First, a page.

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Bruno Mars Owning The 2018 Grammys Was Awesome—Or Was It?

The Puerto Rican-Filipino singer bagged all six of the awards he was nominated for at the 2018 Grammys, much to the delight of his loyal fans—and, surprisingly, to the disdain of fellow artists and members of the music industry. 

 

 

Unreal!! I love you all!!! ?

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At 32, Bruno Mars is being touted as one of the most successful solo pop and R&B artists in the industry. His signature sound of reinventing rhythms reminiscent of 80s funk and 90s pop and R&B have resonated with listeners all over the world from all generations. And at the 2018 Grammy Awards, his unique approach to music won him six of the night's most coveted awards:

  • Album of the Year
  • Song of the Year
  • Record of the Year
  • Best R&B Song
  • Best R&B Album
  • Best R&B Performance 

 

 

On the surface, the wins seem well-deserved. The Hawaiian-born talent, who entered the industry as a broke no-name songwriter who moved to Los Angeles, is known to spend month after month in the studio writing and experimenting with new techniques, while thoroughly researching past music trends to incorporate in his own work. He also writes many of his songs, plays multiple instruments and, boy, can he dance and work a crowd! The fact that he's a person of color thriving in the American music scene is also noteworthy.

 

 

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Except, the 2018 Grammys came at a time when the entertainment industry is going through a major paradigm shift. Award-winning materials—be it films, shows, performances, songs, or records—are expected to reflect that. Bruno's chart-topping hits, as catchy as they are, were criticized for being safe and predictable choices that ultimately robbed the other artists, whose bodies of work were a testament to prevailing social and cultural issues, of their chance to win.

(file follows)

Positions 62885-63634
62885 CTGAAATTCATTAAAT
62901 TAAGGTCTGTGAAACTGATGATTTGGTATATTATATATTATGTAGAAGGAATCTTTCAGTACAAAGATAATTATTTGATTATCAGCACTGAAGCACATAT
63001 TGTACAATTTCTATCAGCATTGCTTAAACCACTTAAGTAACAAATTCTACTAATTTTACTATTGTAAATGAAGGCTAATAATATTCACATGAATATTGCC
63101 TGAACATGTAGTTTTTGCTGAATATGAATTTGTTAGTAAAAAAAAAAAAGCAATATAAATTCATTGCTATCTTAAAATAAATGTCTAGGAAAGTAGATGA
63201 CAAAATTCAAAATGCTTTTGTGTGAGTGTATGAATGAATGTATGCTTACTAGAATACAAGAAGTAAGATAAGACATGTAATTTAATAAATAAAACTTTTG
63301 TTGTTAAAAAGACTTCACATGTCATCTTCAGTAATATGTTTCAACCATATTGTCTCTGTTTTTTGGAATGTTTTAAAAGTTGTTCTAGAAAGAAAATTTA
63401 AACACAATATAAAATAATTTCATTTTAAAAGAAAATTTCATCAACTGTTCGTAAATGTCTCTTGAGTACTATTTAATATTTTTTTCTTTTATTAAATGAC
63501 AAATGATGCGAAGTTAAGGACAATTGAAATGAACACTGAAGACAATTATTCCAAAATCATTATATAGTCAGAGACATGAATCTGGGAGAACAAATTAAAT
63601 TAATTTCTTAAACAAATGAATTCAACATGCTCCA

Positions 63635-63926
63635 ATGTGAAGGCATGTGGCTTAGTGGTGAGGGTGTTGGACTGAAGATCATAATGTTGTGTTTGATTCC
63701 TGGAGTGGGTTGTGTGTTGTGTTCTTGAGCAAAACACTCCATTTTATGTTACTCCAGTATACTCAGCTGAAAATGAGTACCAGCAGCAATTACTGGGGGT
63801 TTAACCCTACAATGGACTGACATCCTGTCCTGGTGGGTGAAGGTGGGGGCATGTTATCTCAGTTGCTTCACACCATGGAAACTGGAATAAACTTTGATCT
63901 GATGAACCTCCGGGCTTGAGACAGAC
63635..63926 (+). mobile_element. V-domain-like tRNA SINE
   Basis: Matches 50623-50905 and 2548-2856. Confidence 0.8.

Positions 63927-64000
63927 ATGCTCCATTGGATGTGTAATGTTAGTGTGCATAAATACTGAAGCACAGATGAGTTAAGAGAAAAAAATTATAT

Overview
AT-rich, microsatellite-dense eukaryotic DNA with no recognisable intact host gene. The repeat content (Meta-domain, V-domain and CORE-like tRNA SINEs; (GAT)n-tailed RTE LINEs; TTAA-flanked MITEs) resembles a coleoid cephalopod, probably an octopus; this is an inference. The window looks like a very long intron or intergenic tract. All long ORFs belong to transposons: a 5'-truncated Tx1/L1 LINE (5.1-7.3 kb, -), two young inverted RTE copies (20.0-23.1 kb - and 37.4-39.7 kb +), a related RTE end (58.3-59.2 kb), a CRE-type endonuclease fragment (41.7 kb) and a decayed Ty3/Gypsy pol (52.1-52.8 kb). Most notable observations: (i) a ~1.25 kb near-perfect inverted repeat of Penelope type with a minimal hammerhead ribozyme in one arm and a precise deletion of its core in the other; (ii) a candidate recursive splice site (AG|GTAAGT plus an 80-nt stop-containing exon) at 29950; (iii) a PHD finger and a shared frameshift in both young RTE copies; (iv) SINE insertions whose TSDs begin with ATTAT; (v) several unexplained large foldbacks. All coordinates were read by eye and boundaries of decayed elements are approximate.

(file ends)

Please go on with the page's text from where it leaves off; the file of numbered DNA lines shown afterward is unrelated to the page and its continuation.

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One of the biggest upsets of the night was Bruno's win over Kendrick Lamar's Damn for Album of the Year. Most critics thought the album would be an undisputed force. Not only was Kendrick's album a powerful force that speaks about issues plaguing American society and the world at large, but it was also hip hop's golden ticket to ending its 14-year drought of major award wins. 

 

 

It didn't help that Bruno's acceptance speech(es) was (were), more often than not, about him and only him. For many of the year's award shows, beginning with the Golden Globes up to the SAG Awards, winners used their time at the podium to speak about the controversies that have brought the entertainment to its knees—and how they can contribute to change it for the better. Bruno, on the other hand, failed to acknowledge these issues but took the time to acknowledge his fellow nominees and thank the people who helped make 2017 a huge success for him. 

 

 

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Some critics predict that his wins, for the reasons mentioned above, may actually be detrimental to his career. Bruno's career peaked at a time when the world began to expect more from its artists, with "more" being defined as more reflective of social change, more inclusive of minority groups, and more progressive. They seem to wonder, although he may be the king of the music scene today, will he still be as relevant in the months and years to come? 

 

 

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The other side of the coin points out that Bruno was simply a nominee who won; perhaps the criticism should be redirected to the Grammy Awards' voting body (which has been slammed for other choices aside from the Bruno phenomenon that evening). 

 

 

Bruno is a huge star; so big, that you can safely add the rest of the solar system's planets to his name, thanks to his all-encompassing popularity. Will someone of his status be easily affected by this? Will the events at one awards show be enough to change the course of his career, or will his unrivaled musical genius stand the test of time and continue to dominate the airwaves? 

 

 

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In this case, we'll simply have to sit and wait and hope that the "24K Magic" singer has enough magic up his sleeve to see this through. 

Bruno Mars will be performing in Manila on May 3 and 4 at the SM Mall of Asia Arena. Originally slated to perform for only one night, the artist added a second concert date. Tickets to both dates were sold out in under two hours.